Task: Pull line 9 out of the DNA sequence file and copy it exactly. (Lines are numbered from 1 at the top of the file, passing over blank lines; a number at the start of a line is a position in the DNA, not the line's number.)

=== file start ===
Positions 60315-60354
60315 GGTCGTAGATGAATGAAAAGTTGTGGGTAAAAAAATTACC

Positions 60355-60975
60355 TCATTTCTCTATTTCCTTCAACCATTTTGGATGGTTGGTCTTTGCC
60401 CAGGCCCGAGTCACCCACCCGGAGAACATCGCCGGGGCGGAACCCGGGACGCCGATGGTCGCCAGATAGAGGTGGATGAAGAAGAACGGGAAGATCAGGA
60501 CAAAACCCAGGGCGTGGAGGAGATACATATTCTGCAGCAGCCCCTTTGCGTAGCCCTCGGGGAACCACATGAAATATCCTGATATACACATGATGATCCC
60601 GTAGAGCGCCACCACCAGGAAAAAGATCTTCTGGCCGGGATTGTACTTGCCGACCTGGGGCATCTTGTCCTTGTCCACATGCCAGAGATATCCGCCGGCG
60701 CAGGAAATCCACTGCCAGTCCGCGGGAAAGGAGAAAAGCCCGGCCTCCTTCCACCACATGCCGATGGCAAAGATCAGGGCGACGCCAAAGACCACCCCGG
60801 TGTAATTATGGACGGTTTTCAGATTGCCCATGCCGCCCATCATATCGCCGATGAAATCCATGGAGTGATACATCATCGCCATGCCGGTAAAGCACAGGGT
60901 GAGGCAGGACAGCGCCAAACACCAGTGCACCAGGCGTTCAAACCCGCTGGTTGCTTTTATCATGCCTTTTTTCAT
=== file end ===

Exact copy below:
60801 TGTAATTATGGACGGTTTTCAGATTGCCCATGCCGCCCATCATATCGCCGATGAAATCCATGGAGTGATACATCATCGCCATGCCGGTAAAGCACAGGGT